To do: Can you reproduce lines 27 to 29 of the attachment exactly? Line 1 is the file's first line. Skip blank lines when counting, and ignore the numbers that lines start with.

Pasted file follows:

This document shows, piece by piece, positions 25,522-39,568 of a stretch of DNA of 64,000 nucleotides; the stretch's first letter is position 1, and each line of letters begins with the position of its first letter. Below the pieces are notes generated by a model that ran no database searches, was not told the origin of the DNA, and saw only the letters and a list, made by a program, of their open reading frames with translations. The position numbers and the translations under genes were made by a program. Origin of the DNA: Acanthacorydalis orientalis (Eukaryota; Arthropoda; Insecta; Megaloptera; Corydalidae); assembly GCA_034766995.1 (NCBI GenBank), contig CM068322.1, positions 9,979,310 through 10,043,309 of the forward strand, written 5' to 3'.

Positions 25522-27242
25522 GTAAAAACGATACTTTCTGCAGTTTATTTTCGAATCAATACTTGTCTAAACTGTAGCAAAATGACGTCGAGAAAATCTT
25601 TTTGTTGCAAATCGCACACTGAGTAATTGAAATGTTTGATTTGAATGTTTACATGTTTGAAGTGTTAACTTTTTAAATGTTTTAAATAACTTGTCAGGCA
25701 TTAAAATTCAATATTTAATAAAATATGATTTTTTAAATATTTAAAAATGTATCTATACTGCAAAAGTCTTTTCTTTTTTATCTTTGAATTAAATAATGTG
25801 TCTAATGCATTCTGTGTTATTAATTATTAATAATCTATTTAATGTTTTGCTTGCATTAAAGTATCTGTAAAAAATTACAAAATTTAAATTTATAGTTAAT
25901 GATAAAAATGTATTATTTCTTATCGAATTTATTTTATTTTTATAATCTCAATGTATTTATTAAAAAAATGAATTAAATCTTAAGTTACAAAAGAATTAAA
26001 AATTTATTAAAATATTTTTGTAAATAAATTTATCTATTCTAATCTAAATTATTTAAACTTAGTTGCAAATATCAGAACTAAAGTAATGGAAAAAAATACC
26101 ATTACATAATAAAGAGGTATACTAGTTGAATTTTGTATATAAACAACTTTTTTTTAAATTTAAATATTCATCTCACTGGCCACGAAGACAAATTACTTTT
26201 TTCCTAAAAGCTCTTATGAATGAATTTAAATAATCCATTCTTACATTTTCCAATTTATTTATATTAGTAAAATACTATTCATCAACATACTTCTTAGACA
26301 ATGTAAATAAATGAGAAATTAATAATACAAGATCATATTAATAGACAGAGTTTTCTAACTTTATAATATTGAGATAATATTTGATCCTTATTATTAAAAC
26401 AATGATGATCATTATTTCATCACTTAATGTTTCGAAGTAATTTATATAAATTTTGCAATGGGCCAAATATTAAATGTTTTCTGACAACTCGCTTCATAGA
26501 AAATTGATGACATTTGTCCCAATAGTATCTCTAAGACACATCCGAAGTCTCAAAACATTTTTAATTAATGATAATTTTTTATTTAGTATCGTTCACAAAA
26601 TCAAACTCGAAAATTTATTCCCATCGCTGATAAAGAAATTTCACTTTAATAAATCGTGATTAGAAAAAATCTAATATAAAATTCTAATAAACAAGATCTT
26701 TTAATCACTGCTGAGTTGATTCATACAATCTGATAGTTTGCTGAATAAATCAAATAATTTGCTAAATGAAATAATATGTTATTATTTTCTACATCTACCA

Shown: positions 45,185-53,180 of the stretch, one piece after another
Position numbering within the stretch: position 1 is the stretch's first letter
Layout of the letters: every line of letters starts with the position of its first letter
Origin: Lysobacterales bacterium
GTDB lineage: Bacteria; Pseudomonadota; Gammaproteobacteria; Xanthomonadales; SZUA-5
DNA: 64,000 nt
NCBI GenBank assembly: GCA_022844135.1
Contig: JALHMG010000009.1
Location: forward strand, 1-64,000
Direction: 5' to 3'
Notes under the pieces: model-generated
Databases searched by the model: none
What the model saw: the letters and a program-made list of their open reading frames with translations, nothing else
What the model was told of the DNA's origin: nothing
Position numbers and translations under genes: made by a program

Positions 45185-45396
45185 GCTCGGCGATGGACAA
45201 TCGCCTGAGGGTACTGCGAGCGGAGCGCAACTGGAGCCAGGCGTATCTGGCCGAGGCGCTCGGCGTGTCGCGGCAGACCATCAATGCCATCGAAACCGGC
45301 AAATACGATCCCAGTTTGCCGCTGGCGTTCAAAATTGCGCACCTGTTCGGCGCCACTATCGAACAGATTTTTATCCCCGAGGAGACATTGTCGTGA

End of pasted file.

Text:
Databases searched by the model: none
What the model saw: the letters and a program-made list of their open reading frames with translations, nothing else
What the model was told of the DNA's origin: nothing